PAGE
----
Histones are a class of highly conserved proteins with only a few amino acid differences between the sequences of different variants. Meanwhile, histone is a group of basic proteins that bind to DNA in eukaryotic nucleosomes with its N-terminal tail region containing a large number of post-translational modifications such as methylation, acetylation, phosphorylation, ubiquitination, ADP-ribosylation, and other modifications.
Dynamically regulated by modifying and de-modifying enzymes, histone modifications alter the electrical and hydrophobic properties as well as the spatial structure of amino acid residues, regulating the binding state of histones to DNA and affecting important biological processes such as DNA replication, DNA damage repair, and gene transcription. In addition, histone modifications can also recruit specific binding proteins and activate gene transcription factors relevant to physiological or pathological states. Without changes in DNA sequence, histone modifications can regulate gene expression and determine different phenotypes of organisms. Therefore, histone modifications are considered an important class of epigenetic code whose abnormalities are closely associated with the development of major diseases such as cancer. Currently, histone modification has become a hot spot for research on tumor markers and anti-tumor drugs.
The systematic identification of histone modifications is challenging due to the wide variety, diverse forms, and dynamic changes. In addition to the low binding protein abundance, histones also reserve weak binding power, which burdens effective identification in complex systems. Based on this, we have carried out a series of novel assays and techniques around the identification, enrichment, labeling, and characterization of histone modifications and their binding proteins. Moreover, we have also established a highly sensitive systematic analytical solution for histone modifications in combination with proteomics technology to study the dynamic changes of histone modifications in tumor cells, stem cells, and other cell lines in order to identify abnormal histone modifications in pathological states and explore new biological functions of histone modifications.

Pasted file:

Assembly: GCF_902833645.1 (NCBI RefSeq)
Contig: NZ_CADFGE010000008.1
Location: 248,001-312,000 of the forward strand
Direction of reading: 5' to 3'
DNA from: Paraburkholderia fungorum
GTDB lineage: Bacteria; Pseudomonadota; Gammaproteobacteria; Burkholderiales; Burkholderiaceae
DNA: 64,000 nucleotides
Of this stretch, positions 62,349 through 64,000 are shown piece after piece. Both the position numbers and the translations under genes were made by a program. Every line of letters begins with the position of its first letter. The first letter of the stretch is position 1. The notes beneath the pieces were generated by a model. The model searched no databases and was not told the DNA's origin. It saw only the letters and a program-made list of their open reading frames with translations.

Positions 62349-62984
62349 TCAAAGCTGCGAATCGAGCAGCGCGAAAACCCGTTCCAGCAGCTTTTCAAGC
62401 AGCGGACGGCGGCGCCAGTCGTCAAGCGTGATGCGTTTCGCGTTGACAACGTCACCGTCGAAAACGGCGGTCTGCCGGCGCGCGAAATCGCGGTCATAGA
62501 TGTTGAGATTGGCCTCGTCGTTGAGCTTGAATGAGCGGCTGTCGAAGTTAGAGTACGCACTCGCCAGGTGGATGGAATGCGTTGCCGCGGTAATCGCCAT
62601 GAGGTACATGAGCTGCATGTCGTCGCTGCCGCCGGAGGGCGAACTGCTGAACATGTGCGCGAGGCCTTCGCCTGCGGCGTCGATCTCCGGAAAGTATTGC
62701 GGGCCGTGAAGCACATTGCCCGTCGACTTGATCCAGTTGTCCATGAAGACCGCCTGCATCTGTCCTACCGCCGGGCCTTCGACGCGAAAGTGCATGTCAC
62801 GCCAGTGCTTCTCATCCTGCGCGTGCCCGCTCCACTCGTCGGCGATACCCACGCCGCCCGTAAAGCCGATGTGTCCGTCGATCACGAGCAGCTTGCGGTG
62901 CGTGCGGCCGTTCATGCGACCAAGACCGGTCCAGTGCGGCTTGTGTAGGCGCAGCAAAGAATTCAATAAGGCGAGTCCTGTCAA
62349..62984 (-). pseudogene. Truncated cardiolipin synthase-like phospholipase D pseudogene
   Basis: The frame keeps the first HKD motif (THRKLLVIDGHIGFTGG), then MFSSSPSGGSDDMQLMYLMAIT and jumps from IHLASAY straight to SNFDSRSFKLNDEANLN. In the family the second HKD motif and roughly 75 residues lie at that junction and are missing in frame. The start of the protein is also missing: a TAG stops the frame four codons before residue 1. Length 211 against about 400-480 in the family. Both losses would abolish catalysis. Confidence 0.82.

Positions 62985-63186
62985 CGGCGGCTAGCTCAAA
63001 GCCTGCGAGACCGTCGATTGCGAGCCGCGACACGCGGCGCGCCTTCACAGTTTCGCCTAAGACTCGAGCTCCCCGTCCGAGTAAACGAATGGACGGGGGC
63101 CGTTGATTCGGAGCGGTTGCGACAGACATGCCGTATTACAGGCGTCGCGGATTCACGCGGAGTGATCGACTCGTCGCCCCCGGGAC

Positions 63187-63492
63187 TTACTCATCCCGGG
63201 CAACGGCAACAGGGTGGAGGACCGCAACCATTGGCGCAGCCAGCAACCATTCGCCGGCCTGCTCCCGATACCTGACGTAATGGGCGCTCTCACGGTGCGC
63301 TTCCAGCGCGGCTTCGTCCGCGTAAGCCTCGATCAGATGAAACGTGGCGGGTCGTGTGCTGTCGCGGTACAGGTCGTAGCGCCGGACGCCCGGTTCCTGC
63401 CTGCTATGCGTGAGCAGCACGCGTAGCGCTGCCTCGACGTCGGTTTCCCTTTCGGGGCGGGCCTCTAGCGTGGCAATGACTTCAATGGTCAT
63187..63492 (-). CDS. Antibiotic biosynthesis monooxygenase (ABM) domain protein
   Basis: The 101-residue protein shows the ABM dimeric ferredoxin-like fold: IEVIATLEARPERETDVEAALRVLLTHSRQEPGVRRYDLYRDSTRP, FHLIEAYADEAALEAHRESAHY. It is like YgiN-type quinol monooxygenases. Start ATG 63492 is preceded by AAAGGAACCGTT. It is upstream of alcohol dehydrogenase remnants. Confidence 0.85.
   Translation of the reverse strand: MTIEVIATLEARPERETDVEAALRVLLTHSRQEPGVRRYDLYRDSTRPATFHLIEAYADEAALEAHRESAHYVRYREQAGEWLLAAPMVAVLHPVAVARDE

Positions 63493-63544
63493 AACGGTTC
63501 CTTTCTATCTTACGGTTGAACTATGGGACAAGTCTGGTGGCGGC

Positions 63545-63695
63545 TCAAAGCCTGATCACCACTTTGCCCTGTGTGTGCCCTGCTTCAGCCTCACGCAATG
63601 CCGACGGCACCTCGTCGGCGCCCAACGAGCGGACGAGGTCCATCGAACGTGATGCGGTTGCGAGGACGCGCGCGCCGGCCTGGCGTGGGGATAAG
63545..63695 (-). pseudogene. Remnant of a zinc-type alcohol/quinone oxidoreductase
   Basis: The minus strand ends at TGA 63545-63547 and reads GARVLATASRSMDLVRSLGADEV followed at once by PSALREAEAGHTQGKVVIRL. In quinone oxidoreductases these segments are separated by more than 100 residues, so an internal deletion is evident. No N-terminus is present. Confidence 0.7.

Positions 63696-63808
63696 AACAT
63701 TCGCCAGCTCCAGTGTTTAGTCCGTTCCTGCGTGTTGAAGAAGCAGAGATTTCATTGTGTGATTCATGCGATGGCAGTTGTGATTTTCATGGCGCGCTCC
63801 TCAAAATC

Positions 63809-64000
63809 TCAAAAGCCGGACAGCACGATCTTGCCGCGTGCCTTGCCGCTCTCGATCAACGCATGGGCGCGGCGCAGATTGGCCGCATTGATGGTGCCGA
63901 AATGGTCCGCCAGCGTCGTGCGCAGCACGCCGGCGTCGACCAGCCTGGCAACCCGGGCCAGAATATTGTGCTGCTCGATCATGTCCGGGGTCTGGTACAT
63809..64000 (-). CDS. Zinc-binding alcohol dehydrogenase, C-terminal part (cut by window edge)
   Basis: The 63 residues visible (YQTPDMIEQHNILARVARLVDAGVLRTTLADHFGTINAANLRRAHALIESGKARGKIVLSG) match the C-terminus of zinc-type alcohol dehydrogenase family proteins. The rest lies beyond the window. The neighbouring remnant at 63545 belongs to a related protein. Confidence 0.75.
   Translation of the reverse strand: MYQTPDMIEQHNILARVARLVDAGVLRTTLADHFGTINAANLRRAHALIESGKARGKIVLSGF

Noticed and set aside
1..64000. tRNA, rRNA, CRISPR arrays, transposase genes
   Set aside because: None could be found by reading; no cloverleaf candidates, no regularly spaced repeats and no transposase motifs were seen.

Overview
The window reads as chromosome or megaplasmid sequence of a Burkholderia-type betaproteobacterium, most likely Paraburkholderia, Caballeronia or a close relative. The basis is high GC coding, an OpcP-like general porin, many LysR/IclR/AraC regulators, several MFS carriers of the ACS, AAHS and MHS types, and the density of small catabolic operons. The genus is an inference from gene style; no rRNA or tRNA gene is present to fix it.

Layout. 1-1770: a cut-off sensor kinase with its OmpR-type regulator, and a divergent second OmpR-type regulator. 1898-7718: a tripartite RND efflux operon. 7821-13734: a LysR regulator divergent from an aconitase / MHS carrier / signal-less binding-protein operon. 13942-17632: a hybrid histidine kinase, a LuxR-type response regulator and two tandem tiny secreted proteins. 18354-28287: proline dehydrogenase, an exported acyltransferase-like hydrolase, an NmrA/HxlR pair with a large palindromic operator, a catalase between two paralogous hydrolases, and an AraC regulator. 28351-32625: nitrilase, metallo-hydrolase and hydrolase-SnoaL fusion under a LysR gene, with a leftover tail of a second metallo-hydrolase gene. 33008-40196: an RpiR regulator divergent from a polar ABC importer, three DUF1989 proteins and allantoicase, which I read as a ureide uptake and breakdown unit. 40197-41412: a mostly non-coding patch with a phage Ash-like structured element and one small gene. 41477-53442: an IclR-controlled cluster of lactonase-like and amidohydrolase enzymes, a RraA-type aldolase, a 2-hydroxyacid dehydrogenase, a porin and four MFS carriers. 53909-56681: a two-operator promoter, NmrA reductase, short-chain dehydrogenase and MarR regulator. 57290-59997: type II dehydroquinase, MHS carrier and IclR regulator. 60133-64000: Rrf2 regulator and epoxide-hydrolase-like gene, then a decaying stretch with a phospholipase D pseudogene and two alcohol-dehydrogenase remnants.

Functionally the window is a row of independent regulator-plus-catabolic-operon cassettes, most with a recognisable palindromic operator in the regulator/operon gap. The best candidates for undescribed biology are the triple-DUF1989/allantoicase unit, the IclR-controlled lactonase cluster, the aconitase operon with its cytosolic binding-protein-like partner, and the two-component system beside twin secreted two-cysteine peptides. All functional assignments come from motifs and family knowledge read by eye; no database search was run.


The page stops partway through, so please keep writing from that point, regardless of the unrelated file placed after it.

Creative Proteomics uses Thermo Fisher's Q ExactiveHF Mass Spectrometry platform, Orbitrap Fusion Mass Spectrometry platform, and Orbitrap Fusion Lumos Mass Spectrometry platform combined with Nano-LC to introduce a perfect solution for qualitative and quantitative analysis of histone modifications. By using this service, customers will only need to send in the sample of investigation, inform objectives of experiments and leave the rest to our team, including but not limited to the identification and quantification of histone modifications and modification sites.
Compared with traditional quantitative proteomic analysis, the key step in the quantitative analysis of histone modifications regards isolating and purifying the pure histone fractions. Meanwhile, histones are within the nucleus and have posed great isolation difficulties. To overcome this, Creative Proteomics has established an experimental platform to isolate and purify histones based on extensive references and an experienced technical team.
During histone isolation and purification, cell nuclei are first obtained via centrifugation, and then nuclei are destroyed to collect histones and DNA separately. Subsequently, impurities are sunk by the high-salt concentration loading buffer. As a result, the histone of various fractions is separated and purified by HPLC for subsequent mass spectrometry analysis. Meanwhile, in order to identify and quantify further histone post-translational modification information, Creative Proteomics utilizes 2-3 different digestive enzymes for protein sample digestion to maximize peptide coverage of histones in mass spectrometry and minimize the loss of histone post-translational modification information caused by inappropriate peptide length and low ionization efficiency.
Routes for the identification of post-translational modifications of histones
1. Tissue samples
Plant tissue samples: >400 mg
Blood samples: ≥2 mL (with EDTA for anticoagulation in plasma)
Serum: 2 mL
Urine: 10 mL
Animal tissue samples: ≥ 2 g
Cell samples: 1 x 10^8 cells
Yeast, microorganisms and others: dry weight 400 mg
2. Protein sample: total protein of 2-5 mg; common tissue and cell lysate can be used for protein extraction
3. Sample shipping: please use sufficient dry ice for shipping
1. Experimental procedures
2. Mass Spectrometry Parameters
3. Details of histone post-translational modifications
4. Mass Spectrogram